It was a dream come true moment for Indias para-badminton star Manasi Joshi when she clinched her first World Championships crown, overcoming experienced compatriot Parul Parmer in the womens singles SL3 final here on Saturday.
Having faced three-time world champion Parmer several times this year and always finishing on the losing side, Joshi wasn’t the favourite going into the final. However, she beat the odds by keeping her calm and by unleasing some sharp strokes to defeat Parmer 21-12, 21-7 for the first time in her fledgling career.
Joshi, who lost her left leg in an accident in 2011, made a slow start and was even 2-7 down in the opening game, but raced ahead owing to better fitness. In the second game, she was ahead from the start and went on to pick up 9 consecutive points en route the gold.
An elated Joshi later admitted that her strenuous training at the Pullela Gopichand Academy recently did wonders to her campaign.
“I have trained extremely hard…training three sessions a day. The focus was on my fitness, so I also lost some weight and gained more muscle. I spent more time in the gym, working six sessions a week.
“I also put a lot of effort to improve my strokes and played practice matches everyday at the Academy. I believe the improvements are already showing,” the 30-year-old told the Paralympic Committee of India.
“I’ve been playing para badminton since 2015. Winning medal at the worlds is always a dream come true,” she said.
Joshi added that she now has a new walking prosthesis socket. “The old one which I was using for the last five years was making me slow during workouts.”
Joshi, who had looked up to German tennis legend Steffi Graf growing up, now wants to “play more singles matches at other events, including the Asian Championships”.
“I hope our event is included as para sports in the next edition of Paralympic Games,” she said.
With 14 events included at the Paralympics, the women’s singles SL3 category is not part of the Tokyo 2020 Games. She is keeping her fingers crossed though.
Praising Joshi’s improved show, India coach Gaurav Khanna said that it’s the beginning of a new era.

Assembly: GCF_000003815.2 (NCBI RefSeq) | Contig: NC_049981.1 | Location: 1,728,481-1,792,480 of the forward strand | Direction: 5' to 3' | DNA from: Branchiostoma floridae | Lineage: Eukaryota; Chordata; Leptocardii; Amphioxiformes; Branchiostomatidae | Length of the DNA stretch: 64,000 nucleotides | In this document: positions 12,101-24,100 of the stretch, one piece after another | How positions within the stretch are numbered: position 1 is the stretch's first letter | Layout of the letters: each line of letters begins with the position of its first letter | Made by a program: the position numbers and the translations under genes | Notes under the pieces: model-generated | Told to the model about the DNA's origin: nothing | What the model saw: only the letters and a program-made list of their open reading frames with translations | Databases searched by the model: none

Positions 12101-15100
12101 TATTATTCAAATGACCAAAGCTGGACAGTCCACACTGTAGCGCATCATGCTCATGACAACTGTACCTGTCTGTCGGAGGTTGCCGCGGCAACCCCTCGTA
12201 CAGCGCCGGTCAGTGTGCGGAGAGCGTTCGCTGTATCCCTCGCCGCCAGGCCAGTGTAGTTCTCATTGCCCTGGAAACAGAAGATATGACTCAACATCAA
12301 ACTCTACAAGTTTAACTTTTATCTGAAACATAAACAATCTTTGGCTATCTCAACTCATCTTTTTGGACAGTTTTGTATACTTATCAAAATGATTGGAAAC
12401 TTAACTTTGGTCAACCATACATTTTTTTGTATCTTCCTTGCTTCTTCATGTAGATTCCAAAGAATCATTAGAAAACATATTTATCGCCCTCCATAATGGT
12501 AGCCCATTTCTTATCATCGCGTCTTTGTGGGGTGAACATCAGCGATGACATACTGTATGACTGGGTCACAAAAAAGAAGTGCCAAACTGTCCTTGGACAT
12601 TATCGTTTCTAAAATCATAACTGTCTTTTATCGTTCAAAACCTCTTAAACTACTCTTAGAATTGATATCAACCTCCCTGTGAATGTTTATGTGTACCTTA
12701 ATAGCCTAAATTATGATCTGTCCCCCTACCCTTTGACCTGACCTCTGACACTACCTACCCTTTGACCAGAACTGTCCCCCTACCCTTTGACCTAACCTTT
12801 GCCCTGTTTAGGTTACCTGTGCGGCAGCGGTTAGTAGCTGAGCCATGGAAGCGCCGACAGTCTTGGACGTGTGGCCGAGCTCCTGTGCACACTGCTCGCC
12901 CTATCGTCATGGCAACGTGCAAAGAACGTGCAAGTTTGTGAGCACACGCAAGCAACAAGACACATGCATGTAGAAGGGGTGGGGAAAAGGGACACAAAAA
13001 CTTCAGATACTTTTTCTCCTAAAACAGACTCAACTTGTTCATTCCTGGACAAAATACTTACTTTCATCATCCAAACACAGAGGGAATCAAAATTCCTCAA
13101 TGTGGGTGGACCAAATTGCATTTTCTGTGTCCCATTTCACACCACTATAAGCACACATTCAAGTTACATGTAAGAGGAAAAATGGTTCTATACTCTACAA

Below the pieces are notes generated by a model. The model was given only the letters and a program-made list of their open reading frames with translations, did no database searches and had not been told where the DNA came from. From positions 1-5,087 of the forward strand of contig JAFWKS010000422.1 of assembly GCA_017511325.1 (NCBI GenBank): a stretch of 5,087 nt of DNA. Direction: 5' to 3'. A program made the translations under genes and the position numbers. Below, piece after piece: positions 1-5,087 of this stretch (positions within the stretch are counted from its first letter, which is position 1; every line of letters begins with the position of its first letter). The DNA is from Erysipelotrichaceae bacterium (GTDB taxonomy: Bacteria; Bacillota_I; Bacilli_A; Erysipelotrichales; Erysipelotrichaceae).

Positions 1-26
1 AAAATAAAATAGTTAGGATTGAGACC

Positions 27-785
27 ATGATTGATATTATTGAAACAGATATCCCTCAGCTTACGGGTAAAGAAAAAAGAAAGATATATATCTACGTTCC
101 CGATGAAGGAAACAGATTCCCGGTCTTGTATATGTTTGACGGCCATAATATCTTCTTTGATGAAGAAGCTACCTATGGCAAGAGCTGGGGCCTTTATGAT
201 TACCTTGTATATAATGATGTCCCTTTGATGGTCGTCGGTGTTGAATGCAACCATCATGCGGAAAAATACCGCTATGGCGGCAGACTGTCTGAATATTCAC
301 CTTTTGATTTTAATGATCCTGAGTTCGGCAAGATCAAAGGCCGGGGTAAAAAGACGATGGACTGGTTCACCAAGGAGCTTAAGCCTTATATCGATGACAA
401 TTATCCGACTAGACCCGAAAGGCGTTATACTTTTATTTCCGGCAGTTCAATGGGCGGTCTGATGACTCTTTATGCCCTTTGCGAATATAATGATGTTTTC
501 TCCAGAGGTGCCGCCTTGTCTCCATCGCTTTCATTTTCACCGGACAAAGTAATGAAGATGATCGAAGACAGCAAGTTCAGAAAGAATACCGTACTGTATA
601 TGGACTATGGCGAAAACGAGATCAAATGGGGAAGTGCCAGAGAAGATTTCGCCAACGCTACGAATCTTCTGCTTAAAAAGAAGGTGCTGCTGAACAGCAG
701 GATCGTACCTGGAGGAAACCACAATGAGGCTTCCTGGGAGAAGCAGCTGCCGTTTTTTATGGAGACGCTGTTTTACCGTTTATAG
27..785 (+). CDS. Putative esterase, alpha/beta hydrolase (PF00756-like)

“Parul (Parmer) was leading the show for many years. No doubt she plays with a lot of zeal, determination and willpower, but she is 46 years old and that makes a difference when you are up against a younger player.
“I am sure she will make a comeback. Having said that, Manasi (Joshi) has improved over the years. And she is much more mature as a player now. I am very happy for her. She produced a splendid performance,” Khanna told PCI.
Besides Joshi, Pramod Bhagat and Manoj Sarkar were the other gold medallists on Saturday as they came from a game down to defeat compatriots Nitesh Kumar and Tarun Dhillon 14-21, 21-15, 21-16 in the men’s doubles SL3-4 category final.
World No. 1 Bhagat is in fact in line for a double crown as he is scheduled to take on second seed Daniel Bethell of England in the men’s singles SL3 final on Sunday. The Odisha-born overcame his partner Sarkar, a silver medallist in 2017 worlds, 21-18, 21-16 in the semifinal.
In men’s singles SL4 final, two-time champion Dhillon will take on top seed Lucas Mazur of France.
In other matches, third seeds Krishna Nagar and Raja Magotra settled for silver after going down 15-21, 21-17, 18-21 against top seeds Man Kai Chu and Chun Yim Wong of Chinese Taipei in a thrilling men’s doubles SS6 category final that lasted 55 minutes.
India are assured of 12 medals and have already clinched two gold, three silver and five bronze medals.
“I hope we can add two more gold medals to our tally,” Khanna added.